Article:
Fellowships Honor Families and Faculty
When radiologist Richard Frates, M55, spoke at conferences, he reveled in having X-rays at the ready. “Dad had a certain joy in holding on to a film with the answer until they asked him. Only then would he put it up on the view box and reveal what the answer was,” said his daughter, Mary C. Frates, MD, who followed her father into radiology.
To honor her dad, who died in 2014, Mary Frates has established the Richard E. Frates, M.D., M55, Fellowship to support medical students who want to do summer research. She describes him as a dedicated physician and lifelong learner. After a Radiology residency at Brigham and Women’s Hospital, he completed advanced training in pediatrics and interventional radiology at Tufts-New England Medical Center. He went on to create the state’s first interventional radiology suite at Rhode Island Hospital. He headed that unit for 20 years before becoming Chief of Radiology at the Women & Infants Hospital in Providence, Rhode Island, retiring in 1998.
As a medical student, Mary did a two-week rotation in the department he created at Rhode Island Hospital, which led to a Radiology residency at Tufts-New England Medical Center followed by fellowship training at Brigham and Women’s and a career in Ultrasound at the Brigham. Her father would often attend her lectures at postgraduate courses and greatly enjoyed the opportunity to send up thought-provoking questions through the moderator, she said.
After Richard passed away, Mary and her family decided to use their inheritance to honor his love of learning and medicine. “My father firmly believed that most answers in the future are going to come out of the labs,” said Mary Frates, the Assistant Director of Ultrasound at Brigham and Women’s Hospital. “We have to encourage med students so those who are inclined to do research have the support they need.”
And, she added, “I still love the fact that radiologists have a lot of answers.”
When he arrived in the United States at age 11, Ashvin Patel, A84, M88, didn’t speak English. His parents insisted that should not be a barrier to dreaming big.
“They said you should always try to reach for something you think you may not be able to get,” says Patel, who has established several fellowships at Tufts University School of Medicine.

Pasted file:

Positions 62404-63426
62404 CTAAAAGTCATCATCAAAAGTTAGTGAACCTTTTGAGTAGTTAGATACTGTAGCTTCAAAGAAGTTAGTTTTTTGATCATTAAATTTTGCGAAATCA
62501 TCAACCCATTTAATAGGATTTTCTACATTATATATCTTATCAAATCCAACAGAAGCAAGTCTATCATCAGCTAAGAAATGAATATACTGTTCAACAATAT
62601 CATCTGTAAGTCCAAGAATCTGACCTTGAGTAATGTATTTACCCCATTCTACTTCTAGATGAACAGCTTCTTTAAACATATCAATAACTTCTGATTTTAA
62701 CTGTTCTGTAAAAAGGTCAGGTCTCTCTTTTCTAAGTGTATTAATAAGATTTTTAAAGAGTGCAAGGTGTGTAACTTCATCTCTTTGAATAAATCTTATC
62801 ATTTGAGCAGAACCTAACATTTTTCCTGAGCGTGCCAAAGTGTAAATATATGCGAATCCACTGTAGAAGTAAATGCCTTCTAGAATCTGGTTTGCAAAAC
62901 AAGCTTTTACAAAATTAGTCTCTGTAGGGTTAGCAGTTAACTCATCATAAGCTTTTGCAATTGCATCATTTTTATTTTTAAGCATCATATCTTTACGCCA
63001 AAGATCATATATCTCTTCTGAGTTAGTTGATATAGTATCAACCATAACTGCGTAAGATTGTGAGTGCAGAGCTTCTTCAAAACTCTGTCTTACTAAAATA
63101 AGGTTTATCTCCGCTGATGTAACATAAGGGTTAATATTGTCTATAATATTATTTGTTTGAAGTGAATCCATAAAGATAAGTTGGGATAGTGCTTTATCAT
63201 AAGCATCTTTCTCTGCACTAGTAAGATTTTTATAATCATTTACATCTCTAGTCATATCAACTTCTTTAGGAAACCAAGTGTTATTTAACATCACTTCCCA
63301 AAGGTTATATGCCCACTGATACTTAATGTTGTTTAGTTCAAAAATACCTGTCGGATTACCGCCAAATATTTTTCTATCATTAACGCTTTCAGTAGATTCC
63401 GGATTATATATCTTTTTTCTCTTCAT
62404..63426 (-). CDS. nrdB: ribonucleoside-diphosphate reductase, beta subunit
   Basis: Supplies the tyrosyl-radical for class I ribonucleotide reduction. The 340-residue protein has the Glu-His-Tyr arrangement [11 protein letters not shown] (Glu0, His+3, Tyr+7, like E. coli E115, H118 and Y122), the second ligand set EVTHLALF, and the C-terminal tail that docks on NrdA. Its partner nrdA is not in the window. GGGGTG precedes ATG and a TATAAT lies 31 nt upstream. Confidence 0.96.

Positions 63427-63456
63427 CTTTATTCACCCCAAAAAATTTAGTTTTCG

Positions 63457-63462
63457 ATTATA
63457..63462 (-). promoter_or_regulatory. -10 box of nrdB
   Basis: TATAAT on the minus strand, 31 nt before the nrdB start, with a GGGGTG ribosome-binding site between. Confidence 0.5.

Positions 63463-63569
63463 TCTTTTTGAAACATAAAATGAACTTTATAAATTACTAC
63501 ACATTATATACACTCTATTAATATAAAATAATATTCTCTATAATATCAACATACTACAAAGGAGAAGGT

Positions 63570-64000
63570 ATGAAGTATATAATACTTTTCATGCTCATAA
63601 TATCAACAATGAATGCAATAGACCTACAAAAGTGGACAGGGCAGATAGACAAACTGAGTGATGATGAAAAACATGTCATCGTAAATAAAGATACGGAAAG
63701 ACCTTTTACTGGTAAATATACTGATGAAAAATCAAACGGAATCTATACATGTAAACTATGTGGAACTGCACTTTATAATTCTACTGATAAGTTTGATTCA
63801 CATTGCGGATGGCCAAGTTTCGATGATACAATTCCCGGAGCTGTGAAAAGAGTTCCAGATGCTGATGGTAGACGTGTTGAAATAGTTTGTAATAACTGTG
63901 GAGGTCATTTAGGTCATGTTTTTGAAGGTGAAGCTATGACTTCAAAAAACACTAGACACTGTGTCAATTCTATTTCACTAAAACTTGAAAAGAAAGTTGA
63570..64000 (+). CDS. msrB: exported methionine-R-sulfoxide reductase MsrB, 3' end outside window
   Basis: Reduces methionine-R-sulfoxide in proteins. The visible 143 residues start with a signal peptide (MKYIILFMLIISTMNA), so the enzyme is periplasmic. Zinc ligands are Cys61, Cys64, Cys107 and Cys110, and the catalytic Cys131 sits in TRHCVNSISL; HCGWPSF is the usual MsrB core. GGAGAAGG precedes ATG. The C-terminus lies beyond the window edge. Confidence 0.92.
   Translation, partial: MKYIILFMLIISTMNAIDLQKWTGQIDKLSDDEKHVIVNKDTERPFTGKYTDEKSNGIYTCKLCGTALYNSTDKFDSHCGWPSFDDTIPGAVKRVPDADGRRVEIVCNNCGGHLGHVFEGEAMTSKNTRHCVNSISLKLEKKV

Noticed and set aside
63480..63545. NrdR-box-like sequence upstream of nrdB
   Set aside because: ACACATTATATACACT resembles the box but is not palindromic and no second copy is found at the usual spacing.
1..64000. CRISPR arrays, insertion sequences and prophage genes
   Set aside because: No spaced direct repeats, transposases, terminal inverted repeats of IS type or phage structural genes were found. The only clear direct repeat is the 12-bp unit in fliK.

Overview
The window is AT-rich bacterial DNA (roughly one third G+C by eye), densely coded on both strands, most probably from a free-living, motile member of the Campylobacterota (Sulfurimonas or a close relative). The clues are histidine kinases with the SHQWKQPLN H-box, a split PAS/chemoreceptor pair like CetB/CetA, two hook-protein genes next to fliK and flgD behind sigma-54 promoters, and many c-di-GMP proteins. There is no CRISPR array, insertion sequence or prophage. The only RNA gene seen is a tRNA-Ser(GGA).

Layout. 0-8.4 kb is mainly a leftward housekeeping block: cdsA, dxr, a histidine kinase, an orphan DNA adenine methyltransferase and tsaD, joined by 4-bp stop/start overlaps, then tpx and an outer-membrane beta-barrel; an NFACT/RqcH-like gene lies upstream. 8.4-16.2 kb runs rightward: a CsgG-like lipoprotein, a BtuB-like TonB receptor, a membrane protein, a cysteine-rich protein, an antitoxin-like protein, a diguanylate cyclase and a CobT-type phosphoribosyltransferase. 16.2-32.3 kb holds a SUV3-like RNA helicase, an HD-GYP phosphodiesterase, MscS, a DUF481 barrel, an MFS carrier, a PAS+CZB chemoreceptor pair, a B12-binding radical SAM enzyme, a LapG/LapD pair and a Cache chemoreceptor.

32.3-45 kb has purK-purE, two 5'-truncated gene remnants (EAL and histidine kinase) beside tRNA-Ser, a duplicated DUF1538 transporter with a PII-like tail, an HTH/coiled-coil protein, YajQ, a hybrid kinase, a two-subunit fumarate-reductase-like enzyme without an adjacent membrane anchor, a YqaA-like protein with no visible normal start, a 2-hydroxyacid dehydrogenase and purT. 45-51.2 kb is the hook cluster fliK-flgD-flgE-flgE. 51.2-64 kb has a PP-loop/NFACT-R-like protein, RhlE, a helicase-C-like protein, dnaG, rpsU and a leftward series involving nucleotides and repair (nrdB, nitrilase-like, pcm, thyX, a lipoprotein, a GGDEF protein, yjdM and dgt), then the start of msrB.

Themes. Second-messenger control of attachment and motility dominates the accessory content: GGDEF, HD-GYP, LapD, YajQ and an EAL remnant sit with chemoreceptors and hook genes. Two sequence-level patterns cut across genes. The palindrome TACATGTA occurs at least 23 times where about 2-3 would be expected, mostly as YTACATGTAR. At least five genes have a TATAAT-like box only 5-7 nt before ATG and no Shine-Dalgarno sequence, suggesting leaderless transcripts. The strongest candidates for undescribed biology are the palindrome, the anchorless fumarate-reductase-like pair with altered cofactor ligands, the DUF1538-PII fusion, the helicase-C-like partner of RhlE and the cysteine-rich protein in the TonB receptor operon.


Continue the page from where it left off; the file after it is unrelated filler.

In that spirit, Patel applied to the undergraduate program at Tufts University, where he received a crash course in English idioms and American culture from his roommates while earning a B.S. in biology. A research opportunity in the biology department proved particularly enlightening, he said, but “I realized I wasn’t patient enough [to do] research.”
Inspired by the 10 doctors in his family, Patel decided on medical school, graduating from Tufts in 1988. When he did his residency at Albert Einstein College of Medicine in New York City, one field in particular caught his interest: spine surgery.
“You’re constantly trying operations you haven’t done before and being challenged in new ways,” he says. “And there are visible, immediate results.”
Now a successful spine surgeon in Sarasota, Florida, Patel has established the Dr. and Mrs. Ishvarbhai S. Patel Fellowship for M.D. students pursuing orthopedic research. He did it to honor his parents, whose financial support and faith in him made his career possible.
Patel also created the Toby Wesselhoeft, M.D., Fellowship for students pursuing family medicine research, in memory of the big-hearted Tufts professor who inspired him to go into orthopedics.
“I hope [these fellowships] will help a student better define their career goals and have the opportunity to do all the things I’m able to do now,” Patel says.
Dean of Students Amy Kuhlik said that fellowships like the ones Ashvin Patel and Mary Frates have established provide valuable opportunities to students. “They help foster close relationships with faculty members, allow students to connect concepts from the classroom to real-life scientific inquiry, and often provide an important credential for students’ residency applications,” she says. “We know the students’ experiences have a lasting impact.”